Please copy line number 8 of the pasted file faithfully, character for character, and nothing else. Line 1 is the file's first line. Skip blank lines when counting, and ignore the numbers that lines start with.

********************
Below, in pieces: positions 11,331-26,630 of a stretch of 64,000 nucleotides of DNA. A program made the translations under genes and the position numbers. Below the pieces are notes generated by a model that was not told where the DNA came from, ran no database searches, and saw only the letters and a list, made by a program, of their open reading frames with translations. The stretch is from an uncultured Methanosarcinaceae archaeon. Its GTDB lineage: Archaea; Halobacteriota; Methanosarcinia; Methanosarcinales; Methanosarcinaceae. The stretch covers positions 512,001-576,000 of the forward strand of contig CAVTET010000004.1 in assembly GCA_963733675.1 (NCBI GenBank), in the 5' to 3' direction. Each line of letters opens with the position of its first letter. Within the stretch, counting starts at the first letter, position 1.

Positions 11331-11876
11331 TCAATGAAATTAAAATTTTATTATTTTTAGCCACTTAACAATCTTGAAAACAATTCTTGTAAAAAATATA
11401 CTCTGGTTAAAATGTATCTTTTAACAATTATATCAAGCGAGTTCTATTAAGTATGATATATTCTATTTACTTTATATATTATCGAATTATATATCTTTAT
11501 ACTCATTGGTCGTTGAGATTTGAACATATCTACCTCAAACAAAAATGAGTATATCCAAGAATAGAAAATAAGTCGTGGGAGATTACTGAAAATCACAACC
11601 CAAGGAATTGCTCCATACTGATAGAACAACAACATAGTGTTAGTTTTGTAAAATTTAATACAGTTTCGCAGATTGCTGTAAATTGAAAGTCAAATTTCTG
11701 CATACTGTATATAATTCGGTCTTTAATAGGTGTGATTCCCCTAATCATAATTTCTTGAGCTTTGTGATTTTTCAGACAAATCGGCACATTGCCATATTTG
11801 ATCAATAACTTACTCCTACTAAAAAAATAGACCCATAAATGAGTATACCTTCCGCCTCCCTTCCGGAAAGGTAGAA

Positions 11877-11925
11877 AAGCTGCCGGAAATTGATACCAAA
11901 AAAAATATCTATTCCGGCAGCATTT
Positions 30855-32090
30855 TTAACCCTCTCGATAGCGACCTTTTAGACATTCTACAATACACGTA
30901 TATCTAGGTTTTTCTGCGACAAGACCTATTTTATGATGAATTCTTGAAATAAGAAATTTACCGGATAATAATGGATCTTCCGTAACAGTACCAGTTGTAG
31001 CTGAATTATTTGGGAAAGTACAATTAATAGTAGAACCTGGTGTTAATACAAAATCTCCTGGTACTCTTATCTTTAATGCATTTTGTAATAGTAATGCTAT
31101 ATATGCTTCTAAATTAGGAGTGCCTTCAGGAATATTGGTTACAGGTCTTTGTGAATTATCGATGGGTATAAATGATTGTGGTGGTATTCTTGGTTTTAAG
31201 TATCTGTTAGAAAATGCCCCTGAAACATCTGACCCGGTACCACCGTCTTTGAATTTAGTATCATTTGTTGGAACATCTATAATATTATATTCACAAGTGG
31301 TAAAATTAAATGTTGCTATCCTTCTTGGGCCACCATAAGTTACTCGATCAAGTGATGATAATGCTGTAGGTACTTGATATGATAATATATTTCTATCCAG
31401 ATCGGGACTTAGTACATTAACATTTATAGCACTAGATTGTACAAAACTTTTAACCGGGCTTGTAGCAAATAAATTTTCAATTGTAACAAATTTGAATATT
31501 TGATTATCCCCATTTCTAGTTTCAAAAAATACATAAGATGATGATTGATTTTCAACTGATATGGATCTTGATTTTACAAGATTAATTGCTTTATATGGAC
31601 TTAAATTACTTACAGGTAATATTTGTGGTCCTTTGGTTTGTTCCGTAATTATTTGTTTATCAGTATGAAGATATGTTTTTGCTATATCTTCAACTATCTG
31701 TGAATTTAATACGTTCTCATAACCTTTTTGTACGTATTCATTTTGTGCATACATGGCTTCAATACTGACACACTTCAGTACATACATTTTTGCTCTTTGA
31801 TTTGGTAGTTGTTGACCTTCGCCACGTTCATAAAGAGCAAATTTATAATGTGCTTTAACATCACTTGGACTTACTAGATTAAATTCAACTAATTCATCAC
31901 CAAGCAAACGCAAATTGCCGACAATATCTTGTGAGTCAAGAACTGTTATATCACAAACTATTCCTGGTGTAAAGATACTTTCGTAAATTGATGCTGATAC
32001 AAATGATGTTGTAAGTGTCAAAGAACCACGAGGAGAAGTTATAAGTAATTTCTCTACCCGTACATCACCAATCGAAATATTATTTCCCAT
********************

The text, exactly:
11801 ATCAATAACTTACTCCTACTAAAAAAATAGACCCATAAATGAGTATACCTTCCGCCTCCCTTCCGGAAAGGTAGAA